Parkinson's disease (PD) results from the death of dopaminergic neurons in the substantial nigra pars compacta (SNc) of the basal ganglia (BG). Replacement of lost dopamine is the standard PD treatment and is achieved by administering the dopamine precursor L-DOPA or dopamine receptor agonists. Dopamine replacement therapies, however, cause severe side effects and eventually lose efficacy in many patients. Increased understanding of neurocircuitry within the BG has led to the development of new therapeutic strategies to correct BG deficits and treat PD patients. The metabotropic glutamate receptors (mGlus) regulate synaptic transmission at several critical BG synapses and have potential as novel targets for PD treatment. Exciting translational advances have recently been made for mGlus 4 and 5 by integrating discovery and detailed molecular analyses of novel mGlu ligands with electrophysiological and behavioral studies. We have now generated preliminary data suggesting that mGlu8 may also regulate activity in the BG motor circuit and have potential utility as a novel target for non-dopaminergic PD treatments. Previous studies have suggested that activation of mGlu8 does not reverse motor impairments in acute PD models. However, our preliminary studies here show that activation of mGlu8 has robust antiparkinsonian activity in animals that have undergone prolonged dopamine depletion or blockade, suggesting that mGlu8 may represent a new target that could be manipulated once PD progression begins. However, highly selective activators of mGlu8 with properties suitable for optimization as drug candidates have been unavailable to further advance the hypothesis that mGlu8 activation may have therapeutic benefit in PD. Based on the high conservation of the glutamate binding site, it has been difficult to develop ligands with high selectivity and suitable pharmacokinetic properties that bind at the orthosteric site. Building upon a strategy we have used for other mGlus, we have recently developed a positive allosteric modulator (PAM) of mGlu8, VU0155094, which is highly selective for mGlu8 versus mGlu4. mGlu4 is a related glutamate receptor that also mediates effects in the basal ganglia;selectivity of VU0155094 for mGlu8 over mGlu4 indicates that we now have an appropriate tool compound to begin validating a role of mGlu8 in prolonged dopamine depletion models of PD. We will test the hypothesis that VU0155094 will modulate mGlu8-meditated synaptic transmission at synapses known to respond to mGlu8 agonists in brain slices. Additionally, we will test the hypothesis that mGlu8 PAMs, like mGlu8 agonists, have anti-PD effects in rodent models of prolonged dopamine depletion.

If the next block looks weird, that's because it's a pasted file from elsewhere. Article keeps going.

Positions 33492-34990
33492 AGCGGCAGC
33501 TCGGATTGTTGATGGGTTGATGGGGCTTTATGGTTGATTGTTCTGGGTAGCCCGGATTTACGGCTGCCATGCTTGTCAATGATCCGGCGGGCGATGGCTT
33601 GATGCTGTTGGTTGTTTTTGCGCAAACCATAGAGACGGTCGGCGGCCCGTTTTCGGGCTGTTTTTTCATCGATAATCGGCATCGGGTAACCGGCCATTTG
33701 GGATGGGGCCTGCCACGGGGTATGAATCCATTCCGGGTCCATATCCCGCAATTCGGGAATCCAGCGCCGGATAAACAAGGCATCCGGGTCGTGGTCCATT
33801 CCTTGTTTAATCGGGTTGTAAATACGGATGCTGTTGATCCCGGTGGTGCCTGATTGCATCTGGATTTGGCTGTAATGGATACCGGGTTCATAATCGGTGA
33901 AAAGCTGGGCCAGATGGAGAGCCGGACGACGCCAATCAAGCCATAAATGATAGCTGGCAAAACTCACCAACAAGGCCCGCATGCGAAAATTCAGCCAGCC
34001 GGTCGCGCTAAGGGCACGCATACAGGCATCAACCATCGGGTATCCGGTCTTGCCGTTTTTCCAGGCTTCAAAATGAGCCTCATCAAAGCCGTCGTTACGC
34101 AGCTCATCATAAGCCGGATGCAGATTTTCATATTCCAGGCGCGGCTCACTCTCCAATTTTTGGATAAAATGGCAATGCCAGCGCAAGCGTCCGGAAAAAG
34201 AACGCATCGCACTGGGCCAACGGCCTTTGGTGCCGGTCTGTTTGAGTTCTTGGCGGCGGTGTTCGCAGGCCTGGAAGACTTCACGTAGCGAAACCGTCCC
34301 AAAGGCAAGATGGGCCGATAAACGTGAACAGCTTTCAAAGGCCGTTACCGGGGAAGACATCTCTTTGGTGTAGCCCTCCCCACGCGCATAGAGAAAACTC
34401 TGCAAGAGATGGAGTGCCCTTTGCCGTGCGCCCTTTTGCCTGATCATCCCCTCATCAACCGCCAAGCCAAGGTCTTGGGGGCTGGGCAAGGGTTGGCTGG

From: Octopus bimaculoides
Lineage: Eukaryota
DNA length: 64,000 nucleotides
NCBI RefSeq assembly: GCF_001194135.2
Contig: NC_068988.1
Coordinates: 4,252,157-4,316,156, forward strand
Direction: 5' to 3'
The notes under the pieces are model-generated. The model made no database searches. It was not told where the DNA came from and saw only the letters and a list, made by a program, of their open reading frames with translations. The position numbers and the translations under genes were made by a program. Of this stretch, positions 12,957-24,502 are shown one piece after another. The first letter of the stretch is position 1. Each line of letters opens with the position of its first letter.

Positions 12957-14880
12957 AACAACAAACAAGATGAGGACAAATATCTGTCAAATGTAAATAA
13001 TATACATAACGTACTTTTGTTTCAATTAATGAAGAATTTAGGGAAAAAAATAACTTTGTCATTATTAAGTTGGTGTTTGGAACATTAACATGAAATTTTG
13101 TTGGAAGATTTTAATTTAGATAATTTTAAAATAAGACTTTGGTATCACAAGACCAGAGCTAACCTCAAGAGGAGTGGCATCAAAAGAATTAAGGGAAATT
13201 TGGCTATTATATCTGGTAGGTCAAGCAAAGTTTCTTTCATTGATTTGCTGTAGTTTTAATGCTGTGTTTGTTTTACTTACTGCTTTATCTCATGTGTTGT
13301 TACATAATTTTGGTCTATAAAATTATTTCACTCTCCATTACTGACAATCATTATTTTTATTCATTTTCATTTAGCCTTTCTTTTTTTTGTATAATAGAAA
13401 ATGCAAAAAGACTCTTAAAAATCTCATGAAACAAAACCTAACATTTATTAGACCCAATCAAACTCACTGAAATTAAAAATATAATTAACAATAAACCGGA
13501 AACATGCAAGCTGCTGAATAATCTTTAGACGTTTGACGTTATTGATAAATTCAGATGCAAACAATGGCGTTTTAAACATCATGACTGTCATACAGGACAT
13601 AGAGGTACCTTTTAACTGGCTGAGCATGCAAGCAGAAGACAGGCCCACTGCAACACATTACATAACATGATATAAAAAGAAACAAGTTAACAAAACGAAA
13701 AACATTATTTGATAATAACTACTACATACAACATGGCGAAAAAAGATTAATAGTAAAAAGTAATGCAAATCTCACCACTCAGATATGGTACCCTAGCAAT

We have preliminary data showing that an agonist of metabotropic glutamate receptor 8 (mGlus) exhibits antiparkinsonian activity after prolonged, but not acute, dopamine depletion. We will test the hypothesis that a newly discovered positive allosteric modulator of mGlu8 will potentiate known mGlu8-mediated responses at specific brain synapses. We will then assess the ability of this mGlu8 PAM to exhibit antiparkinsonian activity in several rodent models of Parkinson's disease.
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